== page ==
American College Of Surgeons - Inspiring Quality: Highest Standards, Better Outcomes

The Communication Pulse: Leadership and Member Perspectives

100 Words

At the recent ACS Regents meeting, David B. Hoyt, MD, FACS, spoke about the “reach” of the ACS. Our collaborative spirit and balanced approach to engagement with other organizations involved in health care was clearly evident during the COVID-19 crisis. These include CMS, AHA, HHS, and The Joint Commission, to name a few. The ACS works tirelessly for all surgeons by effecting positive change for our practice environments, decreasing regulatory burdens, and optimizing reimbursement for value-based care. Now more than ever, American surgery must speak with one voice. The House of Surgery can be a more powerful coalition if broadly united. 

— Beth H. Sutton, MD, FACS, Chair, American College of Surgeons Board of Regents

— L. Scott Levin, MD, FACS, Vice-Chair, American College of Surgeons Board of Regents

Surgeon Voices

In this issue, Ken Sharp, MD, FACS, interviews John R. Potts III, MD, FACS, senior vice-president, surgical accreditation, Accreditation Council for Graduate Medical Education (ACGME). Dr. Potts discusses the effect of the coronavirus disease 2019 (COVID-19) pandemic on resident training issues. Read the ACGME statement.

Additionally, ACS Regent Steven D. Wexner, MD, FACS, FRCSEng, FRCSEd, FRCSI(Hon), FRCSGlasg(Hon), Director, Digestive Disease Center at Cleveland Clinic Florida in Weston, FL, interviews:

Timothy J. Eberlein, MD, FACS, Editor-in-Chief, Journal of the American College of Surgeons (JACS); Bixby Professor of Surgery and chair of surgery; Spencer T. and Ann W. Olin Distinguished Professor and director, the Alvin J. Siteman Cancer Center; and surgeon-in-chief, Barnes-Jewish Hospital, Washington University School of Medicine, St. Louis, MO, who discusses how the COVID-19 pandemic has affected peer-reviewed medical publication. A sharp increase in interest about the virus and more available time for academic pursuits in light of decreases in nonemergency surgery has led to a significant rise in submissions to JACS in recent months. Dr. Eberlein also speaks about the impact COVID-19 had on the research process and personnel at Washington University for both COVID-19 and non-COVID-19-related topics.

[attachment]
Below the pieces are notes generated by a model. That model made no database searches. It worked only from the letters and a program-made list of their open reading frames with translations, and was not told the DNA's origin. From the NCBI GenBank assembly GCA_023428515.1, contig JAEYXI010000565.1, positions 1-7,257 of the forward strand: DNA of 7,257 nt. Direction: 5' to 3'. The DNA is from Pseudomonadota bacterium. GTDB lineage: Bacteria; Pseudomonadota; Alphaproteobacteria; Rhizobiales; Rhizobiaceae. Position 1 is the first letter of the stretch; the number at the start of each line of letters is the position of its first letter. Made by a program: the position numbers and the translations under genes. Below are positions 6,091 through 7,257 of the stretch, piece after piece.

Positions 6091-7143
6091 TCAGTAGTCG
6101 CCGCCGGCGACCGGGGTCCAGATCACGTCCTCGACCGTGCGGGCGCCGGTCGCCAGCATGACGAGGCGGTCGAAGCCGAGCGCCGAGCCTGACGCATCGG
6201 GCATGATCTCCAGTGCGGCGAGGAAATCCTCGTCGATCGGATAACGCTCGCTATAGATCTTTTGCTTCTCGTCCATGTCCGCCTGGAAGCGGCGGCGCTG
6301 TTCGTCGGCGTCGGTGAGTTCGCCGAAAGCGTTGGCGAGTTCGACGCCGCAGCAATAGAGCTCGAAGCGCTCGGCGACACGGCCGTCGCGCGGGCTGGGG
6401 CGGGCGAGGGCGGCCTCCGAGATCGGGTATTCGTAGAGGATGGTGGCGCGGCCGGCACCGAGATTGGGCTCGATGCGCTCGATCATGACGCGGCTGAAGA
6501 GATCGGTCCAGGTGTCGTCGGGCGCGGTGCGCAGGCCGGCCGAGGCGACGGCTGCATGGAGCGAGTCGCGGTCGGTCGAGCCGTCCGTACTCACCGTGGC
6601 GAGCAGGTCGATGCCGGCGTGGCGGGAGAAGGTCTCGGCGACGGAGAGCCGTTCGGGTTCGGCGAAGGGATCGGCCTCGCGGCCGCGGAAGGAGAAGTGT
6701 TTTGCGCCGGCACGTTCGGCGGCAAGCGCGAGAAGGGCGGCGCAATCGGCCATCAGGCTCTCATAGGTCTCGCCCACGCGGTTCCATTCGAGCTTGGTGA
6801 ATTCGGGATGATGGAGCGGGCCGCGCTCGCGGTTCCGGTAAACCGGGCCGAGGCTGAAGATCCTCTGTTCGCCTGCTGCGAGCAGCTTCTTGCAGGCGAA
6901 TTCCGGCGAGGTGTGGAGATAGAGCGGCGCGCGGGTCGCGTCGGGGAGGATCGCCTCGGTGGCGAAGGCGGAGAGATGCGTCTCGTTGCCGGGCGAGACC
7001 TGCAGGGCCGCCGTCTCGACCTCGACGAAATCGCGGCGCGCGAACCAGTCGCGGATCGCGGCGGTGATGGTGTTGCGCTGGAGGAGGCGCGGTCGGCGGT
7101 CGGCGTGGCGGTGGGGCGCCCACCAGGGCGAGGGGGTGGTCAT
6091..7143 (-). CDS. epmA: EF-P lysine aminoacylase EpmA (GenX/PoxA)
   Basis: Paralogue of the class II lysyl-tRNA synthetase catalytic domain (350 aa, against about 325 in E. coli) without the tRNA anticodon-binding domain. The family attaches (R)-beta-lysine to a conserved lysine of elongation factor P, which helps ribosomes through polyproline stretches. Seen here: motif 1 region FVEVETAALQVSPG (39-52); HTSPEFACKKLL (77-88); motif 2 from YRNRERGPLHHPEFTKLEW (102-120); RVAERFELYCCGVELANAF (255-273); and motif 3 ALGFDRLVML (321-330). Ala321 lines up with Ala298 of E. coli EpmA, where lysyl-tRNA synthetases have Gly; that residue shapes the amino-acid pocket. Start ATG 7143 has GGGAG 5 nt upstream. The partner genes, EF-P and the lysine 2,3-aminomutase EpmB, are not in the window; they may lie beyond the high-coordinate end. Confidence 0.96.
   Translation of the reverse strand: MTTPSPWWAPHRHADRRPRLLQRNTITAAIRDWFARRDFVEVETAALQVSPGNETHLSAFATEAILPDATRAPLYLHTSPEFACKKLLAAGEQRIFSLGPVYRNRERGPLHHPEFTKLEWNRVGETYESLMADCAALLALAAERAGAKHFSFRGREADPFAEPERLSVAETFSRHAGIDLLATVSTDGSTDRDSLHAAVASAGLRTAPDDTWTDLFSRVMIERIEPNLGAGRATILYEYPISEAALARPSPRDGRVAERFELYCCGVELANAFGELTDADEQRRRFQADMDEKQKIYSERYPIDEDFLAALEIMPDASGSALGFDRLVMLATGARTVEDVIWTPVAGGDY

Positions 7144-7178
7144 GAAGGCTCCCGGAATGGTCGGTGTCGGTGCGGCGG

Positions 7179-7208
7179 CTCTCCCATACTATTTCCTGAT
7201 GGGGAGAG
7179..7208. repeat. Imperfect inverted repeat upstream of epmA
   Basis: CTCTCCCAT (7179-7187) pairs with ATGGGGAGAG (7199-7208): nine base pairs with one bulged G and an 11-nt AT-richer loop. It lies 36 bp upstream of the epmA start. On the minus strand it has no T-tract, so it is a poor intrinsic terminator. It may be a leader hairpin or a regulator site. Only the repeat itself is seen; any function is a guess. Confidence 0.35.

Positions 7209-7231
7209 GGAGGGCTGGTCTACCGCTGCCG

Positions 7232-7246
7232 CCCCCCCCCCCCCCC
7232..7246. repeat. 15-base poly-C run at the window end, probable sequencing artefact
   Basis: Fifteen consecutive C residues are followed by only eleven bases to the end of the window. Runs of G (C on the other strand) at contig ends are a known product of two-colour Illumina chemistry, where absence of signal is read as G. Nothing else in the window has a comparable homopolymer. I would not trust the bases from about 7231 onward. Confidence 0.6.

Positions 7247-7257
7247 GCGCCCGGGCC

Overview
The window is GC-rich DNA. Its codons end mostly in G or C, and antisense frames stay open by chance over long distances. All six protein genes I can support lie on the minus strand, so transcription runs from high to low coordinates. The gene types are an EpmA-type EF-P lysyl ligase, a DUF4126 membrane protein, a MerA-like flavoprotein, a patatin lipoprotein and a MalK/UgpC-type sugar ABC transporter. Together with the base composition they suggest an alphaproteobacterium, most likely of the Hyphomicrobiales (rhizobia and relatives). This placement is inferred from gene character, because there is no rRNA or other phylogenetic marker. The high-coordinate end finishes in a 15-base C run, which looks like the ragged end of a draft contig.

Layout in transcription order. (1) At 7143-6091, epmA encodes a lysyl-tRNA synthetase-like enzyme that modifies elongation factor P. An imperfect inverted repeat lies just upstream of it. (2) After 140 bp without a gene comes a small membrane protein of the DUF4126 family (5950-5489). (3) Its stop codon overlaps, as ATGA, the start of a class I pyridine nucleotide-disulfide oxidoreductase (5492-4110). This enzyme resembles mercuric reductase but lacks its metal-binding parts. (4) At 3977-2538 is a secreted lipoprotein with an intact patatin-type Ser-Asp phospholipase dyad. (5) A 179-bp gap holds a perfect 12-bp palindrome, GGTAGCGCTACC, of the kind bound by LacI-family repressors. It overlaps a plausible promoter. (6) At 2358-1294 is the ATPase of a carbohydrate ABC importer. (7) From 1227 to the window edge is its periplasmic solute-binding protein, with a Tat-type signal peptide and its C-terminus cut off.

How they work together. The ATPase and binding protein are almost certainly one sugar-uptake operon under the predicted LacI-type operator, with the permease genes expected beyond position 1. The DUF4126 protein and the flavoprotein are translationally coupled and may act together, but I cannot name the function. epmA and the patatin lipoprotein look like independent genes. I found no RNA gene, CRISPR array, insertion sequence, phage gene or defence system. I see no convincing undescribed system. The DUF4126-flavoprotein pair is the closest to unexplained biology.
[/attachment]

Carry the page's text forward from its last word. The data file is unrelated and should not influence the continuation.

Chuan-Gang Fu, MD, FASCRS(Hon), chairman and professor, departments of surgery, colorectal surgery, and gastroendoscopy, Shanghai East Hospital, Tongi University, Shanghai, People’s Republic of China, and chairman, Chinese Society of Anorectal Surgeons (CSARS), who discusses the efforts at his hospital and in Shanghai in general to prevent the large-scale spread of COVID-19 that afflicted Wuhan, as well as how these preventative measures affected nonessential surgery. Dr. Fu speaks on the strict quarantine measures and ubiquity of testing as essential elements of keeping COVID-19 cases low and how these measures reduced patient access and desire for nonessential surgery early in the pandemic’s course. Now, as cases have stabilized at a low rate in the metropolis, patient interest in nonessential surgery has resumed while strict hospital- and city-level controls remain in place.

Dr. Wexner also interviews Christian Shalgian, Director, ACS Division of Advocacy and Health Policy, who highlights legislative efforts the ACS is undertaking to advocate for its members on Capitol Hill. The College’s leadership as the House of Surgery is particularly important in light of the prospective cuts to Medicare payments for surgeons that are scheduled to go into effect on January 1, 2021, adding to the continuing financial stresses brought about by COVID-19. Mr. Shalgian speaks about the role of the ACS and the newly formed Surgical Care Coalition in facilitating communications with members of Congress regarding potential solutions, including consideration for legislation that will waive budget neutrality for Medicare spending so that increases in payment to primary care providers do not come at the cost of reducing payments to surgeons.